BEHIND THE HEADLINES: Battered Bradford must rebuild its reputation

In the aftermath of the weekend's rioting, Bradford council PROs

are battling to protect the carefully crafted image of their city.



Two years ago, Bradford Metropolitan District Council's then

newly-appointed director of communications Owen Williams told PRWeek of

his dream of creating a different perception of the city.



With tens of thousands of jobs lost over the past 40 years in the

textile industry, a delicate racial balance and a series of riots in

1995, it was a decision long overdue.



Since then much has been done. The council's 2020 Vision campaign has

brought together businesses and community groups and this year the town

is bidding to become European capital of culture in 2008.



That image now hangs in the balance, with West Yorkshire Constabulary's

press team working round the clock on crisis communications.



The force's in-house PR unit has so far followed a strategy of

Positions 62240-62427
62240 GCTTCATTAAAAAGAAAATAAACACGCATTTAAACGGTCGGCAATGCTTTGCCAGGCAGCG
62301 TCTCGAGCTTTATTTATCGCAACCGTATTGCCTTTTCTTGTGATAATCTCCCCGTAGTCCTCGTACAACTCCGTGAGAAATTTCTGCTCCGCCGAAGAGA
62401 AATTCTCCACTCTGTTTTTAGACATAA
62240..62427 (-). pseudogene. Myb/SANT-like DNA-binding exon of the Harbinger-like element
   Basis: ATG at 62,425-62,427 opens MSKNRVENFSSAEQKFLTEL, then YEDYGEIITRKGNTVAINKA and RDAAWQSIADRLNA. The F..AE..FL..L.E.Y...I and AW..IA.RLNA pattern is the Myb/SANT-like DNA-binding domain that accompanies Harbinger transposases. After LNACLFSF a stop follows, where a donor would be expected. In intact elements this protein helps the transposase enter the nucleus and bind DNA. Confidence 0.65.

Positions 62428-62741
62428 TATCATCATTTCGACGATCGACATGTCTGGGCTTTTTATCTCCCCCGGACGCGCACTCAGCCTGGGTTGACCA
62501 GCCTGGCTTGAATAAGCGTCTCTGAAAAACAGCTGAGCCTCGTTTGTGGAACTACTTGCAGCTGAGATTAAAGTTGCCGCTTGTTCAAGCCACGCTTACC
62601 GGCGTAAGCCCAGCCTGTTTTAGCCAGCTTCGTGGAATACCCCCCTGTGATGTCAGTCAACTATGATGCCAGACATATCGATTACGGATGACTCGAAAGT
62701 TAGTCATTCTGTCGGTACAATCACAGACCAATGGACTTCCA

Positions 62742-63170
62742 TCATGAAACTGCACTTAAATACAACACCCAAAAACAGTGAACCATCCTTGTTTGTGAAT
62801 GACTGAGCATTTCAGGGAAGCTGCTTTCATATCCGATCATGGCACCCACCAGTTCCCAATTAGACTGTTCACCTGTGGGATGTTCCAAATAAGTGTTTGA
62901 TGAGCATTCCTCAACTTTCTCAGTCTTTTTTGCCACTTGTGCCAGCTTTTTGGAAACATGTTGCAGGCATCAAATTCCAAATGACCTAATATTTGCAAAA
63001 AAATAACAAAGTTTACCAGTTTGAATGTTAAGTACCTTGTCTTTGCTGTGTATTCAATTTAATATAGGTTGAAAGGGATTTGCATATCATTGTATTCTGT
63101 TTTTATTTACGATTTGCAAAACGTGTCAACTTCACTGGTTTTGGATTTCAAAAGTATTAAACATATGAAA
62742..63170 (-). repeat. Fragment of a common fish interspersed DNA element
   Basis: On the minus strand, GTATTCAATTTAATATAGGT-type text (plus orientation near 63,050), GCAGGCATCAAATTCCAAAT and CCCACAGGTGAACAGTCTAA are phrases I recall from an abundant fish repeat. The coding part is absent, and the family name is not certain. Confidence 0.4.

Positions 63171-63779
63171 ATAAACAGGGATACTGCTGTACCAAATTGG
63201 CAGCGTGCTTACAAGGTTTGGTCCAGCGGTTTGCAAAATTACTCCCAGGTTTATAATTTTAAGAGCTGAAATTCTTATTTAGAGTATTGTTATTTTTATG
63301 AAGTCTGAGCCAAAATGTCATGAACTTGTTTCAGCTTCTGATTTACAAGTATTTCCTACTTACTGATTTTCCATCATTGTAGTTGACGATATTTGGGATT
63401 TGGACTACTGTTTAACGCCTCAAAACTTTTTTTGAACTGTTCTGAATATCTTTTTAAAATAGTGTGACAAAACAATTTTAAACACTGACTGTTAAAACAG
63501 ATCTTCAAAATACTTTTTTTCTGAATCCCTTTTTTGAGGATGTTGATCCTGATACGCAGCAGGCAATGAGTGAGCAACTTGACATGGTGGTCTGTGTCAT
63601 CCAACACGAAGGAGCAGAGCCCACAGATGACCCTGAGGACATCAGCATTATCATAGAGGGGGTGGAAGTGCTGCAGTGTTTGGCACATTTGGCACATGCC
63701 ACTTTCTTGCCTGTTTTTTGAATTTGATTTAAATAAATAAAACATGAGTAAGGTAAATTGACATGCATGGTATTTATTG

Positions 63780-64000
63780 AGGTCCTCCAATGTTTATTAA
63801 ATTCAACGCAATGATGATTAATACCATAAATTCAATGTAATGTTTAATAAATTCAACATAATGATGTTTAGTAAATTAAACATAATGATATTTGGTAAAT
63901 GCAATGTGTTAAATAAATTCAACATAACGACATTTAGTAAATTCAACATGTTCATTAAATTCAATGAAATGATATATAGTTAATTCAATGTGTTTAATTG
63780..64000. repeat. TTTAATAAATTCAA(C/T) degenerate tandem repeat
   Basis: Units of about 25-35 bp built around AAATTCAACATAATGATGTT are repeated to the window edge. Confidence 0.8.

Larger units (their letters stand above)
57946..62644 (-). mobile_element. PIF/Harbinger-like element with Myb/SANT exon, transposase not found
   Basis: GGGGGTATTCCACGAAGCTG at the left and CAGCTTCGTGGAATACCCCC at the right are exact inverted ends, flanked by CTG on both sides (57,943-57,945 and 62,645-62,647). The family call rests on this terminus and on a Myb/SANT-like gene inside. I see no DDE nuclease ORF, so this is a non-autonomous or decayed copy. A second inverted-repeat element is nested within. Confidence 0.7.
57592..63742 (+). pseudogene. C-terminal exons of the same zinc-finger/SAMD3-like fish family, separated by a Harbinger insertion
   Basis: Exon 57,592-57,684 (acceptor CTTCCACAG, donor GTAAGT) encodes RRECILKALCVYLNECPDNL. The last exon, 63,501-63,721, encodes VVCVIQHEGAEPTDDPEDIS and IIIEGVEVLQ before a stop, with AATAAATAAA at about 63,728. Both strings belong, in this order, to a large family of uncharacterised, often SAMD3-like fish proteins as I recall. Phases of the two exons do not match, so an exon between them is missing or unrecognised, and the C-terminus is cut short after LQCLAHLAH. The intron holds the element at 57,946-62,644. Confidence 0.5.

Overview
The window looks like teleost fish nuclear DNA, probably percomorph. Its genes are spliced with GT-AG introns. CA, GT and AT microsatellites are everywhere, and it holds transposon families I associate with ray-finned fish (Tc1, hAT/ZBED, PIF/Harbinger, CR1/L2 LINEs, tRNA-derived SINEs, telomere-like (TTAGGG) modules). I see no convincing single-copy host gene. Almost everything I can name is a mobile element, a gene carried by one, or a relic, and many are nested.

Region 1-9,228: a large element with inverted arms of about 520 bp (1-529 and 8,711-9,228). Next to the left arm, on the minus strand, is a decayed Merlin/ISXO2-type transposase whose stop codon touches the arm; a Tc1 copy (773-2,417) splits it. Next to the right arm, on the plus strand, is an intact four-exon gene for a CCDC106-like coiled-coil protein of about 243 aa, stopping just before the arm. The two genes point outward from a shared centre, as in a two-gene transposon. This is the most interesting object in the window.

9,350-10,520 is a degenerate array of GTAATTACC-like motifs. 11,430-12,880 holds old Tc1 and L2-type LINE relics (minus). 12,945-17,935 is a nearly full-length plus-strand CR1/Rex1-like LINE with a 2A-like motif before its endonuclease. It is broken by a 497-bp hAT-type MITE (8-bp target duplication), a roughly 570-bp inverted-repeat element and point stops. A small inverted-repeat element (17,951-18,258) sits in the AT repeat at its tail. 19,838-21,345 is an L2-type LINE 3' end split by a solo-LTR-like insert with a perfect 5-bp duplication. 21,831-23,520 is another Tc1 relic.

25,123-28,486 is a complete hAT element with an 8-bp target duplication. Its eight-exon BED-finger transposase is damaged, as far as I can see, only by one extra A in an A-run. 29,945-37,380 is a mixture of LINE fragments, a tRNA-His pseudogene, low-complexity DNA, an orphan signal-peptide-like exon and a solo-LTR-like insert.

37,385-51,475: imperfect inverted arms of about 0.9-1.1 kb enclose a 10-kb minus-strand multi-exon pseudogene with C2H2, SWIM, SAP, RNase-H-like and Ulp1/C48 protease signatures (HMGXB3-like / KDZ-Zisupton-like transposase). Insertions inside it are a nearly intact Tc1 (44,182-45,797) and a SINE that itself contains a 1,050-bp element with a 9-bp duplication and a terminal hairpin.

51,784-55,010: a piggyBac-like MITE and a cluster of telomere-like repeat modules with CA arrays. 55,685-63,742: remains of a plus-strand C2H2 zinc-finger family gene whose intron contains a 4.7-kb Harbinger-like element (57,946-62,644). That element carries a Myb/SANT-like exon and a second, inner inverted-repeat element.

openness.



At a hastily-arranged press call, the chief constable admitted the

strategy of containment had failed in the face of 11 hours of rioting

last Saturday night.



Sharrion Llewelyn - deputy head of media relations at the council and

one of five PROs dealing with the deluge of enquiries from local,

national and international media - said now is not the time to talk of

recent positive positioning. 'There is a feeling that what has gone on

is not enough,' she said.



'When we are asked why the riots have happened we say it is for an

inquiry to decide. There is no one reason.'



This week sees the release of a report by former Commission for Racial

Equality chairman Sir Herman Ouseley into race relations in

Bradford.



Leaks of the report suggest it says the city is dividing on racial

lines.



As the Ouseley analysis shows, the riots may undermine all the good work

done in the last two years.



So far the media has offered condemnation for the violence but withheld

criticism of the police and council.



The Yorkshire Post's editorial last Monday praised 'years of good work'

in community relations. Its attacks are aimed at the far right and a

minority of rebellious young Asian men.



Will the media be so restrained after the Ouseley report is

published?



Sue Coffey, founder of Bradford-based Zymo Marketing and PR, is sure the

city can win the PR battle in the long term.



'The nation is seeing Bradford unite in its condemnation of this

violence,' she said. Time will show if this is too optimistic an

assessment.



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